I’m taking a break from the scheduled programming (the Retrospect “penance” blogs) to update in the present.
Between finishing the work for the primary school in Sudan and starting a landscape masterplan for a university in Kampala, I started working on the design for my upcoming project this Fall in Jinja. This project is unlike any I’ve worked on thus far – both work and school included – in that I will be able to be moving to Jinja to witness and help with its construction. The work is therefore incredibly personal – more so that I would have expected – but not in the ego-feeding way I had initially feared. Rather, knowing my work will take me from conception to (hopefully) partial completion produces a tangible responsibility in the research I do, the design I propose, and the relationships I find along the way.
As a result, there have been a lot of late nights recently (perhaps more out of habit than need, but more on that later). But in the initial weeks of the design I had a meeting that prompted me to feel the weight of responsibility as a designer in a developing nation.
Not far from the orphanage in Jinja is a hospital that was established and is currently run by Catholic missionaries from the Czech Republic and Slovakia. They have become an invaluable resource in planning the orphanage’s clinic. The current hospital administrator is a woman named Renata who has been working here for one year. The morning I met with her she had arrived at the hospital at 5am on an emergency call because the back-up generator had failed for a necessary surgery that morning. She searched the hospital for a working outlet, then found six extension cords to connect the instruments in the operation theater to the plug on the other side of the hospital. Though she seemed tired that day, this event did not seem out-of-the-ordinary. In fact, her reaction in telling this story was quite the opposite.
I had a list of questions prepared to ask Renata regarding room sizes, occupancy, and circulation. However, her familiarity with the frustrations of a village hospital had her speaking from an overflow of experience. She anticipated every question I could have had, and addressed those that an architect could never know to ask. After we toured the facilities we sat down to discuss eMi’s proposal for the Good Shepherd’s Clinic. She took some time to fully explain the situations that arise in western-run hospital in Africa: how to best help mothers who choose to deliver at home, until there is an emergency; how to work around patients who will sell their medications on the black market; how to ensure that the hospital doesn’t only serve those who can pay, yet is able to maintain income for its local staff. During our meeting, she had to sign the dismissal paperwork for a local staff member who had been caught stealing. The complications and stresses of her job are monumental. I asked how long her commitment was with the hospital, and she said she was reconsidering her time here. Truthfully, I thought she was headed for burn-out, but she instead said she wants to extend her stay in order to establish and run an HIV/AIDS clinic.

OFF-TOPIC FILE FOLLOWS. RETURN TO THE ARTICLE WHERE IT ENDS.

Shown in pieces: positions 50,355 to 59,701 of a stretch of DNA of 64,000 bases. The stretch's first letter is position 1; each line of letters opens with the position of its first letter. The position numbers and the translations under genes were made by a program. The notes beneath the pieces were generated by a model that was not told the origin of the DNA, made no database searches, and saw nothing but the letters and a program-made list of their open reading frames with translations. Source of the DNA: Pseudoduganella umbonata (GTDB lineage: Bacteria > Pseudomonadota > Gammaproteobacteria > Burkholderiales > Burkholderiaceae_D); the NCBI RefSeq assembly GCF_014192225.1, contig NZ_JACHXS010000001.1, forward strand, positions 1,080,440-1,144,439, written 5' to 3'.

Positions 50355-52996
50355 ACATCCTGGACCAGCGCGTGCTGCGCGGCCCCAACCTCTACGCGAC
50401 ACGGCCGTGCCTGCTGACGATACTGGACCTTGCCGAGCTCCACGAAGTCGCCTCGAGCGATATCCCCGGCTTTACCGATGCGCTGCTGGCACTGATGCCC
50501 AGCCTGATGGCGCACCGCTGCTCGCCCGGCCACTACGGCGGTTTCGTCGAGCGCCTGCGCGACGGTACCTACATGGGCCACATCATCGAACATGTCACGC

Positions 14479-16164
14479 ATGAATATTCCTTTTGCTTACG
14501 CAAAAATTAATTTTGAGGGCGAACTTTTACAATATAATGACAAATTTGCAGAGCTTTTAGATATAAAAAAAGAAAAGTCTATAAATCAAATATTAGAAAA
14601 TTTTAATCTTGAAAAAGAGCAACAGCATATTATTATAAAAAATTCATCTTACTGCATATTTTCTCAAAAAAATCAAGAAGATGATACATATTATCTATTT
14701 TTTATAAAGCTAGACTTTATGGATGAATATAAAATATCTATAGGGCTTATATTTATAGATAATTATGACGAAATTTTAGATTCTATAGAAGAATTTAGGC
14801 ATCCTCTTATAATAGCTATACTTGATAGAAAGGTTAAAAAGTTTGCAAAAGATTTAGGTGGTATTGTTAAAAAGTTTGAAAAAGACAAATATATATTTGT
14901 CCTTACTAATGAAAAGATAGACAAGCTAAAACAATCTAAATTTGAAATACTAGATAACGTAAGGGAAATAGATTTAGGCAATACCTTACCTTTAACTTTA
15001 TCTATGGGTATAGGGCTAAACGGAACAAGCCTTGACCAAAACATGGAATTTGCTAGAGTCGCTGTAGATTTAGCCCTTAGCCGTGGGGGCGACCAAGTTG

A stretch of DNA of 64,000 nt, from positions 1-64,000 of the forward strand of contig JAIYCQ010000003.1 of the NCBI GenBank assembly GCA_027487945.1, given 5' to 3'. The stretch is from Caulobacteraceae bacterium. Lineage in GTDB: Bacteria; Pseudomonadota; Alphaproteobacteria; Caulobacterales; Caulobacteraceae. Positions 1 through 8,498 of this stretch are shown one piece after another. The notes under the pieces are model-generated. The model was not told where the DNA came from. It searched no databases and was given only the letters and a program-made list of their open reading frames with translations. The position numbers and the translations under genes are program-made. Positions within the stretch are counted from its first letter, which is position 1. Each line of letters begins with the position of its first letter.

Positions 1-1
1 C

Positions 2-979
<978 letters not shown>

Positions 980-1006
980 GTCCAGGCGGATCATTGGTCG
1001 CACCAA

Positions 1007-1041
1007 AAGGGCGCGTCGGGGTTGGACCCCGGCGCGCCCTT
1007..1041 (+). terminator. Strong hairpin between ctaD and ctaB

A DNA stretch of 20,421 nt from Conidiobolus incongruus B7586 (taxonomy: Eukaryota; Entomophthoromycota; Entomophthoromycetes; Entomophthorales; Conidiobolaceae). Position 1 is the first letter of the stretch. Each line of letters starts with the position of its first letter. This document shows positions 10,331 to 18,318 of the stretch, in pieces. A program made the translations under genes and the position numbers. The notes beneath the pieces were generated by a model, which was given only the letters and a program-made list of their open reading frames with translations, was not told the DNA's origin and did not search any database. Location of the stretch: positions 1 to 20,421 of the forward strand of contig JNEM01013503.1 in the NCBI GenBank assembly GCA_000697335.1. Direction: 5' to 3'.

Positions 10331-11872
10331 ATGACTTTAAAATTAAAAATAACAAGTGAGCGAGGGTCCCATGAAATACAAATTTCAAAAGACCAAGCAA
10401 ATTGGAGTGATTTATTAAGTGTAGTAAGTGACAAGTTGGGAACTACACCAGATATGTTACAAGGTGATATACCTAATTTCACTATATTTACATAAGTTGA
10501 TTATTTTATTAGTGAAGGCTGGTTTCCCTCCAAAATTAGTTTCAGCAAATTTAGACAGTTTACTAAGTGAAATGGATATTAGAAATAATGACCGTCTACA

At the end of the meeting, she gave a simple but effective warning. She urged us to please, please design something good, something that would last, and something that worked the way a clinic needed to in Africa. It gave me pause to wonder if I really wanted to begin a project that could start more problems than it solves. But I admit that I believe I’m up to this serious and humbling challenge, and that I do not want to break ground until I have Renata’s express approval to do so.
As I started making my way back to Jinja Town from the villages, I was reminded of something. Exactly one year earlier I began an internship at an architecture office in my hometown. I remember feeling disappointed that I had not yet found a way to work in Africa, that, in fact, every plan I had for my gap year had fallen through or was about to. I then remembered that even after the excitement of finding eMi and knowing I would serve in Uganda, I knew my time here would not include an on-site learning experience. Beginning my walk away from Good Shepherd’s Fold, I realized that this would now be my daily commute from the place where I would design and learn to build with local workers. A year ago I wanted this but never would have expected it – two months ago I didn’t either - and I thank God that He works by His own plans and timing and not by mine. And I’m glad for the joy and peace He gives along the way to let us know we’re heading in His general direction. Please, please help me build something good.